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Tuesday, July 31, 2018

Primer Dugout (and link of the day) 7-31-2018

Pittsburgh Press, July 31, 1918:

The Homestead Grays are ready for the big series which opens at Forbes Field tomorrow at 5:45 o’clock with the famous A.B.C. colored team of Indianapolis.
...
In the series starting tomorrow there is one A.B.C. player who will have to be watched closely by the Gray’s pitcher [sic]. He is Middle Fielder Charleston, who clouted the ball for eight hits and scored five runs in the three games with the Chicago Giants.
...
The Gray management has not decided who is to pitch the opening game, but as Sellars Hall appears to be offering a splendid assortment of benders he is apt to take the mound. “String Bean” Williams or Dismukes will probably do the flinging for the visitors.

There are any number of things I’d like to use a time machine to see, but a young and dominant Oscar Charleston is high on the list.

Jefferson Manship (Dan Lee) Posted: July 31, 2018 at 10:11 AM | 35 comment(s) Login to Bookmark
  Tags: dugout, history

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   1. Jefferson Manship (Dan Lee) Posted: July 31, 2018 at 10:17 AM (#5718392)
A solid Birthday Team today. I'm not excited about playing a guy with eight career hits (Furmaniak) at shortstop, but the other two options (Hitchcock and Vukovich) were absolutely dreadful ballplayers. Furmaniak was an actual shortstop and while he wasn't anything special at the plate, at least he didn't have a career OPS+ of 20.

C: Joe Sugden (8.47 WAR)
1B: Leon Durham (16.25 WAR)
2B: Larry Doyle (45.03 WAR)
3B: Bob Unglaub (7.11 WAR)
SS: J.J. Furmaniak (0.2 WAR)
LF: Gabe Kapler (8.69 WAR)
CF: Vic Davalillo (15.74 WAR)
RF/Manager: Hank Bauer (27.3 WAR)

SP: Art Nehf (29.2 WAR)
SP: Jose Fernandez (13.96 WAR)
SP: Elmer Riddle (12.99 WAR)
SP: Scott Bankhead (11.32 WAR)
SP: Allen Russell (8.44 WAR)
RP: Terry Fox (8.21 WAR)

General Manager: Dave Dombrowski
-5.31 career WAR: Billy Hitchcock (-5.31 WAR)
.161/.203/.222 hitter, -3.53 career WAR: John Vukovich (-3.53 WAR)
Broadcaster en español: Herman Ettedgui
Broadcaster in English: Curt Gowdy
Fun name, sad story: Pembroke Finlayson (-0.44 WAR)
Umpires: Ed Hickox, Ted Barrett
   2. Tom Nawrocki Posted: July 31, 2018 at 10:39 AM (#5718401)
Vukovich was the guy who started the season as the 1975 Reds' third baseman. Since he was a 27-year-old third baseman with a career .157 batting average, he was predictably terrible, and the Reds got off to a disappointing 12-12 start before Sparky Anderson asked Pete Rose to move to third in early May. With Rose at third base, the Reds went 96-42 the rest of the way.
   3. BDC Posted: July 31, 2018 at 11:28 AM (#5718432)
Some more box-score-line records, featuring guys going 3-for-4. Trivia in bold. Regular-season lines of ab/r/h/bi, since 1908:

4 0 3 0: done 18 times by a star deadball infielder worth about $25,000

4 1 3 0: done 25 times by a HOF LHB outfielder whose career spanned dead- and lively-ball eras

4 2 3 0: done 16 times by a HOVG LHB outfielder whose career spanned the 20th and 21st centuries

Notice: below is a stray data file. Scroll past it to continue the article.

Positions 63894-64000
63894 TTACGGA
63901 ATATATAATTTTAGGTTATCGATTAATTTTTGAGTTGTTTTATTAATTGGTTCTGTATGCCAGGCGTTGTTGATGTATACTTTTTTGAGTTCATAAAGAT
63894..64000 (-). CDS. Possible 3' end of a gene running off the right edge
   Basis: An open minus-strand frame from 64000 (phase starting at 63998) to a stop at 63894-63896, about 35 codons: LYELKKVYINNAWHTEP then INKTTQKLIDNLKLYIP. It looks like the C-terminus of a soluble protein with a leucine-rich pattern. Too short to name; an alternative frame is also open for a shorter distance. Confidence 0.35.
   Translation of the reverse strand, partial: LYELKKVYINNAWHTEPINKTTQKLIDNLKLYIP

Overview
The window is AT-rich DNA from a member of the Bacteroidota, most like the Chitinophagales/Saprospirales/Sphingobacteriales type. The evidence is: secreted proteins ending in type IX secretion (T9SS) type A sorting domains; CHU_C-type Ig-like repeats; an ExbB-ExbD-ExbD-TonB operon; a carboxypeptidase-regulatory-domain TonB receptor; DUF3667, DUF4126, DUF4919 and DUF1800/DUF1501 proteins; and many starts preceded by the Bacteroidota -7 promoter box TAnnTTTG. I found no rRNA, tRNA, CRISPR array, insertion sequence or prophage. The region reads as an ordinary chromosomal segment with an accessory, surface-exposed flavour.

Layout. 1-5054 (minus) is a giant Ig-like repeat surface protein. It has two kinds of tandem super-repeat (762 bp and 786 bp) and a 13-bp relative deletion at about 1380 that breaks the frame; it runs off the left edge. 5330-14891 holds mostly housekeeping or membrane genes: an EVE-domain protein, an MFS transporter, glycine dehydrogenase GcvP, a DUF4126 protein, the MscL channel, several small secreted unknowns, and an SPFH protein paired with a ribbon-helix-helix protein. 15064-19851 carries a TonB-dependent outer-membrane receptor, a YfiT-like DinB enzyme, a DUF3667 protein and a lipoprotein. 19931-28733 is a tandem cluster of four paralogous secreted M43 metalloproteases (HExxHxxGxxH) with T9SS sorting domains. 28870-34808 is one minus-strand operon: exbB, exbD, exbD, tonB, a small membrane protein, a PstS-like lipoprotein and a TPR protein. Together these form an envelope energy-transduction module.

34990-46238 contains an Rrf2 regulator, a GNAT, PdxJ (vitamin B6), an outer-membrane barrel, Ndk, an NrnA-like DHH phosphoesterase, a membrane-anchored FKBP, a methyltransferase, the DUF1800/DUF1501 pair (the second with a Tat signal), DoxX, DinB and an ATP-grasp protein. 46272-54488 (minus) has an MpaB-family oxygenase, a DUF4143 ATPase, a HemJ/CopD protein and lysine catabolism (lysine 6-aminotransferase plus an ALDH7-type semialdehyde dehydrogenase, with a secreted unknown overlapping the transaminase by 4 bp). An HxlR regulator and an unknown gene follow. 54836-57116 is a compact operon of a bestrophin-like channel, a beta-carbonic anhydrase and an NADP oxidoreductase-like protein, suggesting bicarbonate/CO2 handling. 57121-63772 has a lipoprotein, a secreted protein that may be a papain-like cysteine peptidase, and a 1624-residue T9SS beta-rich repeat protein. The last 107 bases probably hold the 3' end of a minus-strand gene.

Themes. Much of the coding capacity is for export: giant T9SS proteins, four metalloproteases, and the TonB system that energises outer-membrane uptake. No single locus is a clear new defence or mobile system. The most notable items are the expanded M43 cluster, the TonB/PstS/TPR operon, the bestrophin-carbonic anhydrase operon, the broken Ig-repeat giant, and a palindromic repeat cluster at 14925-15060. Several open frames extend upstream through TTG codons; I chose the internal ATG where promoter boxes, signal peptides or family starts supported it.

4 3 3 0: done seven times by a HOF LHB outfielder of the 60s and 70s

4 4 3 0: done three times by a switch-hitting popular non-star outfielder who debuted the year after the 4330 guy retired

4 5 3 0 : nine men did this once. The last was JD Drew in 1999. Among the nine was Mel Almada, the pioneering Mexican ballplayer of the 1930s

Bonus item, not really good for trivia: I got to wondering how many guys had gone 4030 in a game with three doubles. Come to find this has happened 33 times, 33 different guys; the latest was Elvis Andrus in 2015. Altogether, 61 major-leaguers have hit three doubles without scoring or driving in a run, none of them more than once.

Nobody's ever hit three triples in a game without scoring. Five guys hit three triples without an RBI: Lance Richbourg, Earle Combs, Ben Chapman, Doug Flynn, and Rafael Furcal.
   4. Pasta-diving Jeter (jmac66) Posted: July 31, 2018 at 11:32 AM (#5718434)
Seattle is now 2 games behind the Stros in the loss column--by their pythags, they should be 18 games back
   5. Tom Nawrocki Posted: July 31, 2018 at 11:38 AM (#5718439)
4 0 3 0: done 18 times by a star deadball infielder worth about $25,000


Stuffy McInnis?

4 1 3 0: done 25 times by a HOF LHB outfielder whose career spanned dead- and lively-ball eras


Zack Wheat?

   6. BDC Posted: July 31, 2018 at 11:42 AM (#5718443)
McInnis and Wheat are correct!
   7. stanmvp48 Posted: July 31, 2018 at 11:45 AM (#5718448)
"Seattle is now 2 games behind the Stros in the loss column--by their pythags, they should be 18 games back"

Houston has not scored more than 3 runs in a week except for the extra inning game at Coors. The lineup is not impressive. They may actually lose the division.
   8. Nasty Nate Posted: July 31, 2018 at 11:54 AM (#5718453)
4 2 3 0: done 16 times by a HOVG LHB outfielder whose career spanned the 20th and 21st centuries
Johnny Damon?
   9. BDC Posted: July 31, 2018 at 11:55 AM (#5718454)
Johnny Damon?

Not Damon – a similar player but better :)
   10. SoSH U at work Posted: July 31, 2018 at 11:59 AM (#5718459)
Not Damon – a similar player but better :)